- "Linea nelle linee", a tour of Berlin by Antonella Bozzini
An big challenge that, however, did not frighten Antonella Bozzini, a professional photographer from Milan who got her idea off the ground on the occasion of the 30 year anniversary of the fall of the Berlin wall.
Her project, "Linea nelle linee" (Line in the lines) is rooted in a special characteristic of the urban space, in particular collective places as a "constructive principle of functional and formal avant-garde sustainability in large metropolises", as we read in the press note. Antonella Bozzini follows a path that sets off from the central station, heading north, to eventually end at Postdamer Platz, about three kilometres south. In her photographs, we find the works that once engaged the minds of great contemporary architects, from Renzo Piano to Marg und Partner, Foster + Partners, Richter Musikowski, Arata Isozaki, Andrèy Carrera, Rafael Moreno, Hans Kollhoff, Andreas Meck and Schultes Frank Architekten.
But it is not so much the architectural subjects portrayed that dictate the rhythm of the photographer’s visual narration, but rather the way she has chosen to narrate them. The shots are always captured at dawn, to avoid photographing swarms of tourists (as the photos were taken before the pandemic), and always based on a distinct and rigorous geometry: the lines marked by the interventions in an urban context strongly characterised by a demarcation line, the wall, now fallen for three decades, but somehow still part of the urban fabric.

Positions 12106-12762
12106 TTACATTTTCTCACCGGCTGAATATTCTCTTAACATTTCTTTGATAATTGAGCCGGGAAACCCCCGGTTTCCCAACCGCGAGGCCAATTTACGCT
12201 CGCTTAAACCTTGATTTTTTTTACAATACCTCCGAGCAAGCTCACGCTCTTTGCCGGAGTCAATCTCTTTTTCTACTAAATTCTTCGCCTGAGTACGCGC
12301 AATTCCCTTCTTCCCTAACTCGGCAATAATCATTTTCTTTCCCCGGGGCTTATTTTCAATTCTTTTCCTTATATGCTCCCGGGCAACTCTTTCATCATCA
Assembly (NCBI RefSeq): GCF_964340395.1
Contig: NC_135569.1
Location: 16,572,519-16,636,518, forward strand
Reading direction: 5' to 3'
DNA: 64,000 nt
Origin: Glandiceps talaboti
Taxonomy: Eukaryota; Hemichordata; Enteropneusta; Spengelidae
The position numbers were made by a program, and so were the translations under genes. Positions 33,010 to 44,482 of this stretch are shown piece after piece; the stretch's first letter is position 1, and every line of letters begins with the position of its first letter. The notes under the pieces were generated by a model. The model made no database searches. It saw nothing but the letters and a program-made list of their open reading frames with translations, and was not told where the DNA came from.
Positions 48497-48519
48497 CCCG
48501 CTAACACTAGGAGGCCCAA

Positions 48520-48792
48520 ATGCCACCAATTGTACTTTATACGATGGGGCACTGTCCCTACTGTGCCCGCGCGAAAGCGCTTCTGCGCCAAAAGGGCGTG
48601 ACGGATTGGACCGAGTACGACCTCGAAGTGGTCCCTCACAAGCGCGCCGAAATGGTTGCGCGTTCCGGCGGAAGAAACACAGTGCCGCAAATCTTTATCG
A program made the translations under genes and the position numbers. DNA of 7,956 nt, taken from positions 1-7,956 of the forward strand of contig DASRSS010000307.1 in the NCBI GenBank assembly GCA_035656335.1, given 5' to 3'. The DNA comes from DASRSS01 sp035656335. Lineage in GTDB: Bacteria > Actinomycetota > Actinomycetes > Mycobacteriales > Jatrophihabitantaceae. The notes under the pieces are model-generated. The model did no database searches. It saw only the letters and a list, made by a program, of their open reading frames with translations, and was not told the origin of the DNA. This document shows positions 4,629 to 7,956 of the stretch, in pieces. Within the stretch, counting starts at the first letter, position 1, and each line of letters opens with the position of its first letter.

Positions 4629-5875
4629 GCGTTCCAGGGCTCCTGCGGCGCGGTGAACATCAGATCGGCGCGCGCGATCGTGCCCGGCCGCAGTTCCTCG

Antonella Bozzini is thus able to take us for a walk around Berlin, touching urban places that reveal their essence in the morning light. Thanks to the angle of her camera, the Potsdamer Platz, certainly not the most successful example of the construction boom of the early 90s, assumes a new dignity, displaying a reasoned and measured structure that is quite difficult to notice passing by it.
The careful observation of her photographs reveal thousands of otherwise lost details. In fact, many of us will have at one time or another stopped in the same places as her and now, without the distraction of the city that envelops us in its intense rhythm, we can look at these urban places with a new focus. For example, immersing ourselves in Peter Eisenman's Memorial to the Murdered Jews, without risking being overwhelmed by other visitors, and thus actually understanding the essence of this architectural and urban intervention.
Or finally understanding the grand scale of the government district, with the Spree seemingly small in comparison and observing the central station on the other side of the river, where we will rarely have stopped during a tour of the city.
Although humans are hardly ever captured in the photos, the city does not in any way seem empty or aseptic. Thanks to the lines that Antonella Bozzini constructs in her photographs, we understand the connections with the human dimension of Berlin, the dense fabric of layered narrations of the German capital. Linea nelle linee has been presented in various exhibitions and collected in the volume with the same name published by Hoepli.
Project: Antonella Bozzini, Andréa Romeiro
Location: Berlin, Germany
Images: Antonella Bozzini